Filing Bankruptcy

Filing For Bankruptcy

The process of filing for bankruptcy can be tedious and overwhelming at times. The first step is to contact a qualified attorney to begin a consultation.  In the initial consultation, the attorney will gather details about your financial situation. Itemized information about your current income, monthly living expenses, secured and unsecured debts, owned property and other major financial transactions will be needed. It is also a good idea to have your tax returns from the past two years available.  These documents will help the attorney evaluate all the options available to resolve your financial troubles

Once the decision to file for bankruptcy has been made, there are two mandatory processes you must complete. The first process is to complete a means test. This test evaluates whether your income is below a determined threshold. If your income is below the threshold of median income,  you will  be eligible to file for Chapter 7 bankruptcy. Alternatively, if your median income is above the threshold you will file for Chapter 13 bankruptcy. Individuals who have high median incomes will use Chapter 13 bankruptcy to repay their debts, rather than file for Chapter 7 to eliminate their debts completely. The general rule is if you have excess income to pay 25% of your unsecured debts,  after your basic expenses have been met, you must file Chapter 13. Those who are eligible for Chapter 7 are not required and have the choice to file Chapter 13. The Texas bankruptcy law outlines the exact formula for calculating the threshold and dictates specific forms to be completed. One of our experienced attorneys can assist you in determining your bankruptcy eligibility and completing the necessary forms.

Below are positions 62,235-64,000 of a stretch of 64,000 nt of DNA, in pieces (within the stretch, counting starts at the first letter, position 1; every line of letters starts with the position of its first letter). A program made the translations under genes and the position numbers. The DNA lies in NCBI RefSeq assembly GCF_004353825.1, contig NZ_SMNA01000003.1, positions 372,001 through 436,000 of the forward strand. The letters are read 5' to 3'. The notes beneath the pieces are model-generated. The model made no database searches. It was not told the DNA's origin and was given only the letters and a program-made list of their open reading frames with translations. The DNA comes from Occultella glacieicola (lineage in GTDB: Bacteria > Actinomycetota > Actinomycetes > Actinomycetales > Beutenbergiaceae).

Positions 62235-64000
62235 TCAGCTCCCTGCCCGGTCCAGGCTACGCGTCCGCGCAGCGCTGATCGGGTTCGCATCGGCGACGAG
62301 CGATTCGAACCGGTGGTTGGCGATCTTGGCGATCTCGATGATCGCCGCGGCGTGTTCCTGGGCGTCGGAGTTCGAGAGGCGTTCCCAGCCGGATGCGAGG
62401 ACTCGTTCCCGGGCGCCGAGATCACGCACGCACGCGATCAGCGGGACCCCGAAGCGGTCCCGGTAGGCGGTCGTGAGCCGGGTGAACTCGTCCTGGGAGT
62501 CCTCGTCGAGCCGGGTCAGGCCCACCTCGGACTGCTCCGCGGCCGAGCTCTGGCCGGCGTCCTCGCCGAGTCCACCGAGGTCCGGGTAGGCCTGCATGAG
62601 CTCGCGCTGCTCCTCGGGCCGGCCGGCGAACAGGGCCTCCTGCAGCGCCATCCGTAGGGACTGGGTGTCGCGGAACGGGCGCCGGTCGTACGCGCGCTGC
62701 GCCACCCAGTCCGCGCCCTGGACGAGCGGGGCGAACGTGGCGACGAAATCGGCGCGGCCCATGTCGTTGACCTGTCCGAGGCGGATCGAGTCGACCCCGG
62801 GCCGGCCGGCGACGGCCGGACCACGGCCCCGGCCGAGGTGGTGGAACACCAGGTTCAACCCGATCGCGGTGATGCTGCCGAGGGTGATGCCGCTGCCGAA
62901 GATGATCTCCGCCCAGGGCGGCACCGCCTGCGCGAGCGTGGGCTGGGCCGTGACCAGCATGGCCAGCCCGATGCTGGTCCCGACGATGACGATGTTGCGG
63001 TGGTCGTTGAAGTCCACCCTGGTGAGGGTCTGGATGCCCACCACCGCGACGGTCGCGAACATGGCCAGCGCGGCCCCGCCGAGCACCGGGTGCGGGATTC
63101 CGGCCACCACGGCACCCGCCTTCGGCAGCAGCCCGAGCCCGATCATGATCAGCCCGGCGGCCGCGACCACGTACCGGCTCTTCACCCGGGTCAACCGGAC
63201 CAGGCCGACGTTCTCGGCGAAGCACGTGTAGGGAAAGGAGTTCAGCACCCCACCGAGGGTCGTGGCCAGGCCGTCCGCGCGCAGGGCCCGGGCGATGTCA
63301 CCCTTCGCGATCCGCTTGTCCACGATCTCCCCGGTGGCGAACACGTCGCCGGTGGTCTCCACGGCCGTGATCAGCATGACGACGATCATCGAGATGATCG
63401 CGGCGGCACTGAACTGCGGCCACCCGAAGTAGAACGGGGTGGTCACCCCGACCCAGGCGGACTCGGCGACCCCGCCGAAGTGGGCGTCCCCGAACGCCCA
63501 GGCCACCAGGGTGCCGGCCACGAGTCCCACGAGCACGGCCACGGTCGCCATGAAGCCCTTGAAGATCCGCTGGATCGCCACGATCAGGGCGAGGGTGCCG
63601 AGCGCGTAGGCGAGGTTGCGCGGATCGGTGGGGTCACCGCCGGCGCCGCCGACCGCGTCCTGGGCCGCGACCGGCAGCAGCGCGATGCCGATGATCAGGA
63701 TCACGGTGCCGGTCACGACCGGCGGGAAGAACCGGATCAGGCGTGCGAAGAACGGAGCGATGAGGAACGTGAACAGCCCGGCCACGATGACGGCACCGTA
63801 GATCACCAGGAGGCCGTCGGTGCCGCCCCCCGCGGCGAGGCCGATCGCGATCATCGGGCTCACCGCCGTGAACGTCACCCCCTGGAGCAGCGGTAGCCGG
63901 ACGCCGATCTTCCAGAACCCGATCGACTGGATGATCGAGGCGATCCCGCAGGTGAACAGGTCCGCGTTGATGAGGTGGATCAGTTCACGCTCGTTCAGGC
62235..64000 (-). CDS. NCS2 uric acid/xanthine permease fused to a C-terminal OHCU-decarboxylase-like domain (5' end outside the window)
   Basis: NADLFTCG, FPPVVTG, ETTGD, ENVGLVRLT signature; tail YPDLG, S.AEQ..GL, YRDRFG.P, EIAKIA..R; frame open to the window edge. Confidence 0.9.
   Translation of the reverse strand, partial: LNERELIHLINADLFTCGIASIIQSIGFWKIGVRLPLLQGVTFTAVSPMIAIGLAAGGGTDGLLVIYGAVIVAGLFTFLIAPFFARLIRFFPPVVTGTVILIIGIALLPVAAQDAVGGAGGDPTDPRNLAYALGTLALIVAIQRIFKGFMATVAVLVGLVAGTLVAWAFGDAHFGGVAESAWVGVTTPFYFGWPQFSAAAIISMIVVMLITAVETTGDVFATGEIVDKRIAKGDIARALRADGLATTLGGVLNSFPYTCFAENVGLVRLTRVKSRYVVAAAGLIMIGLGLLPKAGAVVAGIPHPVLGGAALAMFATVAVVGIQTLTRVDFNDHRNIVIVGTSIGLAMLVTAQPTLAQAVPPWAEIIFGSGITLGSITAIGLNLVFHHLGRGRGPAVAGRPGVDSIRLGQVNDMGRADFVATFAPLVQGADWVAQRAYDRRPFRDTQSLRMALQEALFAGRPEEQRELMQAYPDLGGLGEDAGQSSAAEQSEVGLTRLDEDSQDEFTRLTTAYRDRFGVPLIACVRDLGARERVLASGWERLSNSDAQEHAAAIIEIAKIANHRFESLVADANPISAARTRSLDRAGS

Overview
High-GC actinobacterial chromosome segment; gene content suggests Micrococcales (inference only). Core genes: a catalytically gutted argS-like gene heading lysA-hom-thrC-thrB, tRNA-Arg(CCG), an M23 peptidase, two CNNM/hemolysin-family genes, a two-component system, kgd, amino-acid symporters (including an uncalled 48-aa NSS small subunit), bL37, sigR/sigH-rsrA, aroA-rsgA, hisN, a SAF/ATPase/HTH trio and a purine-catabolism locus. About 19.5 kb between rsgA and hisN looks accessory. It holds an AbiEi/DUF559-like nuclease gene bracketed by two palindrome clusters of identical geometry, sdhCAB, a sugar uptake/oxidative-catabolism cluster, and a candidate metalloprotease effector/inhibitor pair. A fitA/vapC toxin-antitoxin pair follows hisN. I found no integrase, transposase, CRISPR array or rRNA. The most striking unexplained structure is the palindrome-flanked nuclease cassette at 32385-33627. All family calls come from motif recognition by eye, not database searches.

The Texas bankruptcy law now requires anyone filing for bankruptcy to receive credit counseling.  Individuals filing for bankruptcy must meet with a credit counselor for a 90-minute session. This session must be completed within six months of filing for bankruptcy. If you are filing for Chapter 7 bankruptcy, you must complete a money management course before your debts will be discharged.  If you are filing for Chapter 13 bankruptcy, part of the credit counseling process includes the development of a debt repayment plan. This plan includes the amount of debt to be repaid as well as the duration of repayment terms. The Chapter 13 plan must be approved by the courts and presented to the creditors.

Filing Fees

The attorney will review with you the list of approved exemptions allowed under the Texas bankruptcy laws. Together you can determine which property may be exempt from seizure during the bankruptcy process. Your attorney will assist you in completing the bankruptcy petition, also known as schedules. These documents will contain a description of your current financial standing and any financial transactions up to the last two years. The bankruptcy petition will be filed with the courts by your attorney.  The fee for filing a Chapter 7 bankruptcy is $335 and a fee of $310 for a Chapter 13 bankruptcy. The fee for a Chapter 7 bankruptcy may be waived or you can pay in installments. There is no waiver available for the Chapter 13 fee.